Professors Martin Lariviere and Gad Allon take their blog on the road, exchanging their views on operations management before a Wieboldt Hall audience
3/1/2010 - Have you ever heard of the Underpants Gnomes? If you’ve seen them on South Park
, then you know what operations management is all about, according to Professor Martin Lariviere.
“The Underpants Gnomes had a three-phase business plan,” Lariviere explained.
“Phase One: Collect underpants.
Phase Two: ?
Phase Three: Profit.”
Pointing at the obvious hole in the business plan, Lariviere addressed a laughing crowd of Kellogg students at Wieboldt Hall during “Operations Room Live!,” an in-person showcase of the engaging dialogue he shares with Professor Gad Allon on their blog, The Operations Room
“Phase Two — this is where operations management comes in,” Lariviere said. “How do you set up your processes? Operations management is the management of business processes, i.e., a firm’s recurring activities. Different business strategies require different business processes. There’s no one way.”
Lariviere and Allon launched their blog in July 2009 as a forum to discuss current topics in operations management, focusing on strategic and tactical developments in the field. The pair hopes their blog entries will serve as a catalogue of knowledge on operations management that will be useful to the Kellogg community and anyone else interested in the subject matter.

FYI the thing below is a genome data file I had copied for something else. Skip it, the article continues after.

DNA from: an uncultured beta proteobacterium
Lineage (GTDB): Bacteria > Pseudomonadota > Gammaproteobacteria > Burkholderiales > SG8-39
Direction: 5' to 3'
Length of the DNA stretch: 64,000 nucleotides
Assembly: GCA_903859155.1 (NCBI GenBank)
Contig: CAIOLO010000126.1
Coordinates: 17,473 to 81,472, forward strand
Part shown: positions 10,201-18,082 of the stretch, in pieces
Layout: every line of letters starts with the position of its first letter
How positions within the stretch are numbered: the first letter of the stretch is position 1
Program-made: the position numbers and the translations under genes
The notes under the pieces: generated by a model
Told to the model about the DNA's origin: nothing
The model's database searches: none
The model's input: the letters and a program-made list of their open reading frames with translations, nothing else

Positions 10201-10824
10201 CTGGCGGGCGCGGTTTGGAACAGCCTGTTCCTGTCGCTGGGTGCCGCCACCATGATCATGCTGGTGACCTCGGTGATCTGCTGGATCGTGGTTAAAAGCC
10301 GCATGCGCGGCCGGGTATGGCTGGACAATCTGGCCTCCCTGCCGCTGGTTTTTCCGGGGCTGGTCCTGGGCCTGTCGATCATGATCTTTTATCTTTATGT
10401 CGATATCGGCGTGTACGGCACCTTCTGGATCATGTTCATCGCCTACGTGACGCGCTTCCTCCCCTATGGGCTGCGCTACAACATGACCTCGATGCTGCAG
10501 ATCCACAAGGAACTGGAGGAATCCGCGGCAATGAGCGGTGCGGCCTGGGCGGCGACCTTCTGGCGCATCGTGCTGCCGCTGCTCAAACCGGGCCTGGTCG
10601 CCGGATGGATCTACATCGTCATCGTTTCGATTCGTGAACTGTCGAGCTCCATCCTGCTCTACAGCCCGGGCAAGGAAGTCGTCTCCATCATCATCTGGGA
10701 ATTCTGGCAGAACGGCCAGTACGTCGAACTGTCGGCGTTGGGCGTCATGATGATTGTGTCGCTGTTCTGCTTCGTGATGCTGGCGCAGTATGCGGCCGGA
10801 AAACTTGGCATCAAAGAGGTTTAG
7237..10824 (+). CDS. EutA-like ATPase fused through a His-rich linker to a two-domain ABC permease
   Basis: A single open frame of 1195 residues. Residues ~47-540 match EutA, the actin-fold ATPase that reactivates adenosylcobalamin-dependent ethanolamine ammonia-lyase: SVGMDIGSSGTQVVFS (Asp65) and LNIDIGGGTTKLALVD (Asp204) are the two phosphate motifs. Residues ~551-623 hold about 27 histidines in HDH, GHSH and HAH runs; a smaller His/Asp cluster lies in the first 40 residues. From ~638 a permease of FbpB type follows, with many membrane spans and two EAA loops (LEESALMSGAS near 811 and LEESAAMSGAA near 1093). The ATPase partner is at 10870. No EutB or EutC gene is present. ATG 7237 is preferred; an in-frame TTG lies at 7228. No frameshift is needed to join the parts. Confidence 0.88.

Their clever takes on hot topics such as the state of customer-airline relations, Wal-Mart’s attempts to source more local produce (and move in on Whole Foods’ territory) or the supply-chain implications of legalized marijuana have made the blog a popular read.
“My first post talked about a guy who pulled a gun in a McDonald’s because he didn’t like the service,” Allon said. “There was a study about anger and services. Most people don’t pull a gun if they’re unsatisfied — they tell their friends. My way is to write a blog.”
One of the hottest topics recently has been the Toyota recall, Allon said.
“Should we blame lean operations?” he asked. “The Wall Street Journal
thinks so. Toyota’s production system, where anyone can pull the cord to stop the line if there’s a problem is a good system, but no one at the top pulled the cord. In my opinion, their growth is to blame. Usually, you slowly improve the process, but their growth outpaced their ability to improve the process.”
While an analysis of sticky-accelerator complaints shows that Toyota’s incidents spiked from around 200 to 500 in one year, an overall, industry-wide analysis shows that many car companies have the same problem, including Ford, Allon said.
“If you take that evidence and normalize it by market share, Toyota drops to something like 15th,” he said. “Yet journalists are more consistently blaming Toyota. Toyota is charging a premium for their quality, though. Once they saw a huge increase in cases in one year, regardless of the market share, someone at Toyota should have pulled the cord.”
The site’s most popular posts have included a piece on a Wall Street Journal
article about the Starbuck’s production system, one on whether or not the United States Postal Service is inefficient, and an entry on virtual pooling at Netflix, Allon noted. Sustainability and green operations are also popular searches on the site, Lariviere added, as the two talked about the various hot topics.
Ultimately, operations management comes down to one thing, Lariviere told the audience: “It’s going from ‘I’ve got this idea’ to actually making money.”